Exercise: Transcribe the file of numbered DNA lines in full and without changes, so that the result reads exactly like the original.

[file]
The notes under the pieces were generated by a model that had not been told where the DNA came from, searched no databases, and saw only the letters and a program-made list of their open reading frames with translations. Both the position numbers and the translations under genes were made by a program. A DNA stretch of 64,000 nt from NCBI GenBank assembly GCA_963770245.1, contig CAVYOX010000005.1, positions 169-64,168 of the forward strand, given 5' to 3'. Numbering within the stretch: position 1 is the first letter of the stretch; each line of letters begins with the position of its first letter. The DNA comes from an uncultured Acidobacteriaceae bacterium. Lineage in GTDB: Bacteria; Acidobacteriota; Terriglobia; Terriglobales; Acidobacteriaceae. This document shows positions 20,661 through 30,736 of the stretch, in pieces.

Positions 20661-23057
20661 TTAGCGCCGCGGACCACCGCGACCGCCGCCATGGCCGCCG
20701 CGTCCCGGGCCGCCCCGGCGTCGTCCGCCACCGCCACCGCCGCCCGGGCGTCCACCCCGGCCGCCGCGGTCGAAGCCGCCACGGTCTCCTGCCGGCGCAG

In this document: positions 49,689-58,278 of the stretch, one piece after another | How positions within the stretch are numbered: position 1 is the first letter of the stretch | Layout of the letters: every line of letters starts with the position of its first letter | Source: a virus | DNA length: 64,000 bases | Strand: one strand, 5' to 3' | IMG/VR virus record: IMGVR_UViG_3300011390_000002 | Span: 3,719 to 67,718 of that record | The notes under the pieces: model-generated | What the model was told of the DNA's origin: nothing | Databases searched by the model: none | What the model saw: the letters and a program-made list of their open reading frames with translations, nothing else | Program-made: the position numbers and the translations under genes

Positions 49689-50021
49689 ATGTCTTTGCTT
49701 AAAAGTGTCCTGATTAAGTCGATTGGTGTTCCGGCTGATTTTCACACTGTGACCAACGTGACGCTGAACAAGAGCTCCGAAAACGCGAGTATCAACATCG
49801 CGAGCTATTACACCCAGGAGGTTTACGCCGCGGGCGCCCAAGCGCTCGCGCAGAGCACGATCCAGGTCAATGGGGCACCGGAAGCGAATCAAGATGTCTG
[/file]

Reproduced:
The notes under the pieces were generated by a model that had not been told where the DNA came from, searched no databases, and saw only the letters and a program-made list of their open reading frames with translations. Both the position numbers and the translations under genes were made by a program. A DNA stretch of 64,000 nt from NCBI GenBank assembly GCA_963770245.1, contig CAVYOX010000005.1, positions 169-64,168 of the forward strand, given 5' to 3'. Numbering within the stretch: position 1 is the first letter of the stretch; each line of letters begins with the position of its first letter. The DNA comes from an uncultured Acidobacteriaceae bacterium. Lineage in GTDB: Bacteria; Acidobacteriota; Terriglobia; Terriglobales; Acidobacteriaceae. This document shows positions 20,661 through 30,736 of the stretch, in pieces.

Positions 20661-23057
20661 TTAGCGCCGCGGACCACCGCGACCGCCGCCATGGCCGCCG
20701 CGTCCCGGGCCGCCCCGGCGTCGTCCGCCACCGCCACCGCCGCCCGGGCGTCCACCCCGGCCGCCGCGGTCGAAGCCGCCACGGTCTCCTGCCGGCGCAG

In this document: positions 49,689-58,278 of the stretch, one piece after another | How positions within the stretch are numbered: position 1 is the first letter of the stretch | Layout of the letters: every line of letters starts with the position of its first letter | Source: a virus | DNA length: 64,000 bases | Strand: one strand, 5' to 3' | IMG/VR virus record: IMGVR_UViG_3300011390_000002 | Span: 3,719 to 67,718 of that record | The notes under the pieces: model-generated | What the model was told of the DNA's origin: nothing | Databases searched by the model: none | What the model saw: the letters and a program-made list of their open reading frames with translations, nothing else | Program-made: the position numbers and the translations under genes

Positions 49689-50021
49689 ATGTCTTTGCTT
49701 AAAAGTGTCCTGATTAAGTCGATTGGTGTTCCGGCTGATTTTCACACTGTGACCAACGTGACGCTGAACAAGAGCTCCGAAAACGCGAGTATCAACATCG
49801 CGAGCTATTACACCCAGGAGGTTTACGCCGCGGGCGCCCAAGCGCTCGCGCAGAGCACGATCCAGGTCAATGGGGCACCGGAAGCGAATCAAGATGTCTG